Be a good father, the best.
What is your biggest motivation in life?
Any plans to join the NBA someday?
No, that time has passed for me.
What do you think of women in basketball?
I think it is great, awesome. I enjoy watching them play. A lot of times, women show the fundamentals that we forget about. Nowadays, they are as athletic as us. They make the game look so easy.
What would you change in Venezuelan basketball?
For me, if it was the same as when I was playing for Cocodrilos, I wouldn’t change anything.
What’s your favorite Venezuelan dish?
How is your Spanish?
Más o menos pero yo, cada día, aprender más español básico. (More or less (good) but each day I learn more basic Spanish.)
Why do you think you are so attracted to Latino culture?
The passion. People are intense and always stay happy.
What would you like to say to your fans?
I thank God for you all, because through my ups and downs, you are the reason that I had more ups than downs and my name and talent are still remembered. No matter how much money I ever made, what is important for me is how I play the game and how people remember me.
Who do you admire or enjoy playing with the most in the Venezuelan basketball league?
Victor Diaz and Richard Lugo.
And what’s the best way to end this one-on-one interview — A promise to play basketball together one day…
Listen to Tim Jones and his band on their release track “Bienvenidos to the game”
Learn more about Jennifer Barreto-Leyva
Jennifer Barreto-Leyva lives in Caracas, Venezuela where when this 5″11 venezolana is not defending the rights of her clients as a lawyer or inspiring people as a motivational speaker, she is an outspoken defender on the rights of plus-size people.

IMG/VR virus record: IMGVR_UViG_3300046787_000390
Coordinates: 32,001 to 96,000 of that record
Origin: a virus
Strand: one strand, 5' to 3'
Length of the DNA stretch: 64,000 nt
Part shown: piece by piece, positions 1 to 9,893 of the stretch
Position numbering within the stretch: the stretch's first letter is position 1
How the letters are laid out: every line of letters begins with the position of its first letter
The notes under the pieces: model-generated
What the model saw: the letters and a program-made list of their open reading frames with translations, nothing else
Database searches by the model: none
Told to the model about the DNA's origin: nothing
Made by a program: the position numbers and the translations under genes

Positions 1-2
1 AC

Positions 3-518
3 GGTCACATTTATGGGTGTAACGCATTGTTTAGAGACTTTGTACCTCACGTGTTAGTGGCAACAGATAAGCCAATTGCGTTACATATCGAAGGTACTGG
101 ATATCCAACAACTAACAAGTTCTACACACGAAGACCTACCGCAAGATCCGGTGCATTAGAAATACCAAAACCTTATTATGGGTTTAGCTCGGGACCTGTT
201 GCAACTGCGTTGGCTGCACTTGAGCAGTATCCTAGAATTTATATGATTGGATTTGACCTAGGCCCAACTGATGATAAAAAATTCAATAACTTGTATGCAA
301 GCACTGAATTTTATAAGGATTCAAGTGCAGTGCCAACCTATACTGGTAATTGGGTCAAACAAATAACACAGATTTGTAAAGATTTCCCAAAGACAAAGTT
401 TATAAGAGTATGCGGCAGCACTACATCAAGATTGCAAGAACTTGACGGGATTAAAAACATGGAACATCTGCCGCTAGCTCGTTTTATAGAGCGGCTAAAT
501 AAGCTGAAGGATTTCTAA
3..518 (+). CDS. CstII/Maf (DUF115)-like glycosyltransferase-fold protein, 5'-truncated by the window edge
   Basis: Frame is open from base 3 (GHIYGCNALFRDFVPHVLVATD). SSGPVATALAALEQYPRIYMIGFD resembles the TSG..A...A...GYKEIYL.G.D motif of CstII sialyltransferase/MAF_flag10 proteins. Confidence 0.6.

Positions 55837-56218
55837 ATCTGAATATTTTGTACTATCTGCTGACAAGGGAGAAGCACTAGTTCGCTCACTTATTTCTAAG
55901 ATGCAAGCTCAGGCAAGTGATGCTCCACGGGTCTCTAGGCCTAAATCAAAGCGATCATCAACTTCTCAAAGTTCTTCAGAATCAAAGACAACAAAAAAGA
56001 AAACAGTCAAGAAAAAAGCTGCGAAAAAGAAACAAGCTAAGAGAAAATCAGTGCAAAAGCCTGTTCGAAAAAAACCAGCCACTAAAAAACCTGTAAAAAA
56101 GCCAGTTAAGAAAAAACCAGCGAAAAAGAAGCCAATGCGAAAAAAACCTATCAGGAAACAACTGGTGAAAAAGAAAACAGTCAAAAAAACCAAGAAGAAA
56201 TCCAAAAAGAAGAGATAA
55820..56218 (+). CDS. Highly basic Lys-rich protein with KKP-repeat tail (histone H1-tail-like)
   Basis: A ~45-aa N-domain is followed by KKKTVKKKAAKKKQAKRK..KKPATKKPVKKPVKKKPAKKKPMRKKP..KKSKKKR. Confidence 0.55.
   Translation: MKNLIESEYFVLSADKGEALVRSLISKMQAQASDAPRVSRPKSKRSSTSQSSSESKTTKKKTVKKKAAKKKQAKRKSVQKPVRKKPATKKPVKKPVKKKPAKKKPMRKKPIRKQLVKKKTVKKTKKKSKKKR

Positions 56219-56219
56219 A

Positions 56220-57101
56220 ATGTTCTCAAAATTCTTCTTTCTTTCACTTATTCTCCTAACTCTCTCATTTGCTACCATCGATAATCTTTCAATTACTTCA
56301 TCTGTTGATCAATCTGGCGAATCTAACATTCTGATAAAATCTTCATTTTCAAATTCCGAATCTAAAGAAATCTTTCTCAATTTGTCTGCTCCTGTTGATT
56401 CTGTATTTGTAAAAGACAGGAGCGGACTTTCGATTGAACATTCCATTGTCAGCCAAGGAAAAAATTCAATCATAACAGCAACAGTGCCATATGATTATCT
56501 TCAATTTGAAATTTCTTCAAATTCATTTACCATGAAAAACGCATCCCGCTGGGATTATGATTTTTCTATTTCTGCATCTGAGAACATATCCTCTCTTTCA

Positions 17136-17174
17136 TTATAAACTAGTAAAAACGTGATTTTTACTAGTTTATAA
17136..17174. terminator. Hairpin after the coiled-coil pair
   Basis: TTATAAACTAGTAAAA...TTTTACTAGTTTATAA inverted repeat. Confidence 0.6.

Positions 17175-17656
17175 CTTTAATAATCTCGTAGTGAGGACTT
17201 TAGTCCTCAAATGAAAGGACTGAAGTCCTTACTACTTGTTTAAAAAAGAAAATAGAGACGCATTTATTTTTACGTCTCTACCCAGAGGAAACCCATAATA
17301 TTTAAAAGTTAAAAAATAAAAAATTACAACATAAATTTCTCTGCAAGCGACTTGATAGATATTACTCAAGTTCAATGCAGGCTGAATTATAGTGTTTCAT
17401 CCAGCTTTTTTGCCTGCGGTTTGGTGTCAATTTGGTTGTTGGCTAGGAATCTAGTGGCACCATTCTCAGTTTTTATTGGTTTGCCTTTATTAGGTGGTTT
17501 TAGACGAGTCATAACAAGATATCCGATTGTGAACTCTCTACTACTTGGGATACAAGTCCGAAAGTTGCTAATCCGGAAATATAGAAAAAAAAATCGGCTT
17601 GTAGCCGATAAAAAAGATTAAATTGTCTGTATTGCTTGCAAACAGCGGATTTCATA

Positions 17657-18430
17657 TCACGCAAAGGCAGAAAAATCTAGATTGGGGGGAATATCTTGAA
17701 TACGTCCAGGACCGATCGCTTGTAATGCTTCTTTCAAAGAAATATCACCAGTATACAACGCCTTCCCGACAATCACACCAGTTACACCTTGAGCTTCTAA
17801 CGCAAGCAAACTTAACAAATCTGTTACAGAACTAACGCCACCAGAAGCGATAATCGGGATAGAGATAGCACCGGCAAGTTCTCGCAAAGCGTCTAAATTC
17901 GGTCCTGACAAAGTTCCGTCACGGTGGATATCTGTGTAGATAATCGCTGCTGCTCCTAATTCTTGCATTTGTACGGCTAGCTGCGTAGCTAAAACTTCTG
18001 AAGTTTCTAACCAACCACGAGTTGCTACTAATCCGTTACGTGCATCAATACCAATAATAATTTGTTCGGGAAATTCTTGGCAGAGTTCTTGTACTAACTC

Jennifer is Miss Plump Venezuela and the first Latina who participated and won the Miss Universe for Plus-size title. She is also the first venezolana plus-size model and, consequently, is credited for introducing the plus-size modeling division throughout Latin America.
Since 1999, Jennifer has penned a regular column, Tu Rincon con Jen, for the only online site dedicated to plus size people in Spanish, gordos.com. In addition, Jennifer is also taking her message about body issues as a blogger with Estilos Blog, a celebrity blog based in Florida.
Because of her sassy outspokenness and willingness to force the issue that beauty does not lie with a person’s weight, Jennifer has found her message much in demand from South and North America to Europe and Asia.
As a result, Jennifer has launched the first spanish-language magazine in history for plus-size people — Belleza XL.
In addition, Jennifer continues to provide constant inspiration for women of all sizes through her blog and Facebook page. She says that she always knew that when it came to defending who she was, no one was going to do it for her.
I saw myself different (as a child), not only when it comes to my size but my beauty as well. I’ve always had to deal with people’s cruelty because they think I’m ugly and have no hesitation letting me know that. I had to be strong and mature when no one around was. I’m beautiful because I’ve decided and feel that way, not because everyone else says it is so.